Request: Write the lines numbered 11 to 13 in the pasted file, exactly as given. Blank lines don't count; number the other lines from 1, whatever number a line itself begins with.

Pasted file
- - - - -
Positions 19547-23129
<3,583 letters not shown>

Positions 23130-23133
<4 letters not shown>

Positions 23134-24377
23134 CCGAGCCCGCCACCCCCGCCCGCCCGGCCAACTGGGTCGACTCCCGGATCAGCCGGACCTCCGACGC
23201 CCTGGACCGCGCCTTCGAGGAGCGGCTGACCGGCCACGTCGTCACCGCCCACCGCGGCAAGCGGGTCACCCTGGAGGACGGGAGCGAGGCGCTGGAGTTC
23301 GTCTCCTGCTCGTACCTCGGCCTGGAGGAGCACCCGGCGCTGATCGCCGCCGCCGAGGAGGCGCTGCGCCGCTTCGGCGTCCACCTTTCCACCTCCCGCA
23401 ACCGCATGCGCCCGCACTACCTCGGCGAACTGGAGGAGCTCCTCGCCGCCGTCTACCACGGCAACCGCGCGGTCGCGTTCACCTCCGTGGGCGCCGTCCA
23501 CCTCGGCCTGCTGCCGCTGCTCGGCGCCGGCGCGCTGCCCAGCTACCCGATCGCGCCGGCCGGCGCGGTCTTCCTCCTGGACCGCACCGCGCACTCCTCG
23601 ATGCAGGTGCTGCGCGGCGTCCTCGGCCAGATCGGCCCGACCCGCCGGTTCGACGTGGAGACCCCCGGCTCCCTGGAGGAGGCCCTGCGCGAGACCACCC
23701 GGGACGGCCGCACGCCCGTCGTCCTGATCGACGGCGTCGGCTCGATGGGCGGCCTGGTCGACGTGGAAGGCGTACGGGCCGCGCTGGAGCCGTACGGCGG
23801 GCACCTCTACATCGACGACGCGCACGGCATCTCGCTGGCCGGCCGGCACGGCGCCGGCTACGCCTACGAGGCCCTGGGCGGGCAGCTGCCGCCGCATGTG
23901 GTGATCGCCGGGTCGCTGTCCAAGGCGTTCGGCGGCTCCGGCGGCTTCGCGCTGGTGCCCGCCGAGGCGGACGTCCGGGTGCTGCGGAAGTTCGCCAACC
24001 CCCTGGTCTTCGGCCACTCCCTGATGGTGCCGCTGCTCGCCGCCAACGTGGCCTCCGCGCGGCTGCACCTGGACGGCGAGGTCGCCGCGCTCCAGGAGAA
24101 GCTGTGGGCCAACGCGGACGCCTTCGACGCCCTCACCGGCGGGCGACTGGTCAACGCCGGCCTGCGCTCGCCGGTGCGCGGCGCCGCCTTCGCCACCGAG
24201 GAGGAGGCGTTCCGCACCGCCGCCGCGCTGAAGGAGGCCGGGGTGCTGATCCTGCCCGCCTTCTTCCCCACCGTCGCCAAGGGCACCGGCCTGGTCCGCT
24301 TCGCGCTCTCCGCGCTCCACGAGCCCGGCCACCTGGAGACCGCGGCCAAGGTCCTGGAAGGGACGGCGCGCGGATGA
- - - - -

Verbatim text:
23601 ATGCAGGTGCTGCGCGGCGTCCTCGGCCAGATCGGCCCGACCCGCCGGTTCGACGTGGAGACCCCCGGCTCCCTGGAGGAGGCCCTGCGCGAGACCACCC
23701 GGGACGGCCGCACGCCCGTCGTCCTGATCGACGGCGTCGGCTCGATGGGCGGCCTGGTCGACGTGGAAGGCGTACGGGCCGCGCTGGAGCCGTACGGCGG
23801 GCACCTCTACATCGACGACGCGCACGGCATCTCGCTGGCCGGCCGGCACGGCGCCGGCTACGCCTACGAGGCCCTGGGCGGGCAGCTGCCGCCGCATGTG